More On Tax Planningfrom The Advisor's Professional Library
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- IRAs: Eligibility The eligibility rules for contributing to traditional and Roth IRAs are complicated. Learn how to effectively use them in retirement plans.
Continuing with the theme of how I employ tax planning in my advisory practice (part of AdvisorOne’s Special Report, 22 Days of Tax Planning Advice for 2012), in this post we'll examine a few implications surrounding a taxpayers filing status, which is usually determined by their standing on December 31 of the tax year. One exception occurs when a spouse dies before year end. If so, the surviving spouse may optimize their tax savings by filing as a Qualified Widow(er). Hence, if you are reviewing a client’s most recent tax return and notice this status, you might ask to read the deceased's will. You might also determine if any postmortem tax planning is warranted.
Married Filing Separate (MFS)
It is generally held that in a community property regime, married couples will fare better when they file Married Filing Jointly (MFJ). However, in a non-community property state, it may make sense to file MFS in certain situations.
For example, let's assume both spouses work, there is a rather large discrepancy in income (e.g.; one spouse's income is small), and there are a number of "AGI sensitive" deductions in play. In this case, choosing MFS could prove beneficial. Why? Because the spouse with the lower income will have a lower AGI and may be able to claim deductions otherwise lost. These deductions include, but are not limited to, unreimbursed business expenses which are subject to a 2.0% AGI floor and medical deductions which are subject to 7.5% of AGI. On the flip side, choosing this filing status may limit other tax benefits such as the credit for child and dependent care expenses and various education deductions. Therefore, caution should be taken.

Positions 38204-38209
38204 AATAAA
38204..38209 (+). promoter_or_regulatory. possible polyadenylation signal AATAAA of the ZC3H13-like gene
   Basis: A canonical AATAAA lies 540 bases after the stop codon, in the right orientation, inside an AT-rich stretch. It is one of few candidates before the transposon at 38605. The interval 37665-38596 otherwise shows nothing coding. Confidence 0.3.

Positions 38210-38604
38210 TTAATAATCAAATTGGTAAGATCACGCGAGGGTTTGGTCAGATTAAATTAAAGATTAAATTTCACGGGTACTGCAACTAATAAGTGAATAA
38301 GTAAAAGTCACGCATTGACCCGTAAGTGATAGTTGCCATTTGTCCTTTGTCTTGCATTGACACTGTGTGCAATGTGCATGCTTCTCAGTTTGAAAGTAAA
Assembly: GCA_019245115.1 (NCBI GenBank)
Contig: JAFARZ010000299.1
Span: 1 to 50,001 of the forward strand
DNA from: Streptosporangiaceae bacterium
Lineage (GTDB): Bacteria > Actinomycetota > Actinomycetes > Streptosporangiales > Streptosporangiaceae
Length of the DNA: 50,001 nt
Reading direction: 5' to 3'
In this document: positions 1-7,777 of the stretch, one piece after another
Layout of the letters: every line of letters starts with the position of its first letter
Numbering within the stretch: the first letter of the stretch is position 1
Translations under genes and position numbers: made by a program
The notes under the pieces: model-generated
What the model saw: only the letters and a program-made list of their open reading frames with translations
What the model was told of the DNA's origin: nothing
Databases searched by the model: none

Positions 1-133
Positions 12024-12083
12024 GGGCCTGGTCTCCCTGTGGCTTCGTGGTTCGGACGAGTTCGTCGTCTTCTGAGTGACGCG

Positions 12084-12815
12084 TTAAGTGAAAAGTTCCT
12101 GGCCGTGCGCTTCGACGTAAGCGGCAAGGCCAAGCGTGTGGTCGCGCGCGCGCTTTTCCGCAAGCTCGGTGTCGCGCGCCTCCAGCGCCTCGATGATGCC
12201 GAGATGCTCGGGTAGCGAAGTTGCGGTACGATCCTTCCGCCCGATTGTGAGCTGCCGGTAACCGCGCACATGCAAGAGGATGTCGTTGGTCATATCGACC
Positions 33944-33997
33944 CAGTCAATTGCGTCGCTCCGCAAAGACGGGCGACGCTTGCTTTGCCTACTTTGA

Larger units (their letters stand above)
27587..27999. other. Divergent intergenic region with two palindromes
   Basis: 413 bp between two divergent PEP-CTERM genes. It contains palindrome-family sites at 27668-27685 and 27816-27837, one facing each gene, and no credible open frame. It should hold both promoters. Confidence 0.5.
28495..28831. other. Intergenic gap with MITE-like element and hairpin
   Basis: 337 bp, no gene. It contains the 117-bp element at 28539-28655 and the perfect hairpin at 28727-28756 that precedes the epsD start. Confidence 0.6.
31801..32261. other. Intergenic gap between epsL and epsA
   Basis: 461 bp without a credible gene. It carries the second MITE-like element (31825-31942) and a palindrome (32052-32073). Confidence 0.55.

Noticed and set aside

This filing election may also be an indication of an impending divorce.
If the client is indeed preparing for divorce, it is important to consider making changes to their beneficiary elections. Also, during the settlement negotiation, estate and tax planning issues should be considered such as: property settlements, alimony and child support issues, retirement plan allocations, and more.
If one spouse has a large retirement plan, then a Qualified Domestic Relations Order or QDRO will likely emerge. A QDRO is a court order which governs the division of employee benefits or pension plans subject to ERISA. Because a divorce proceeding is a negotiated process, and because the assets of a retirement plan are normally fully taxable when received, they are less valuable than a non-qualified account of equal value. In the latter, there are no tax implications for withdrawals, except in the case when an asset must be sold to generate the needed funds, and there is a gain.
Some Key Dates
According to the Tax Foundation, April 12th is tax freedom day this year. That's three days longer than last year, but two weeks earlier than in 2007. Remember, the deadline for filing your 1040s this year is Tuesday, April 17.
Thanks for reading and have a great week!
See AdvisorOne’s Special Report, 22 Days of Tax Planning Advice for 2012, throughout the month of March.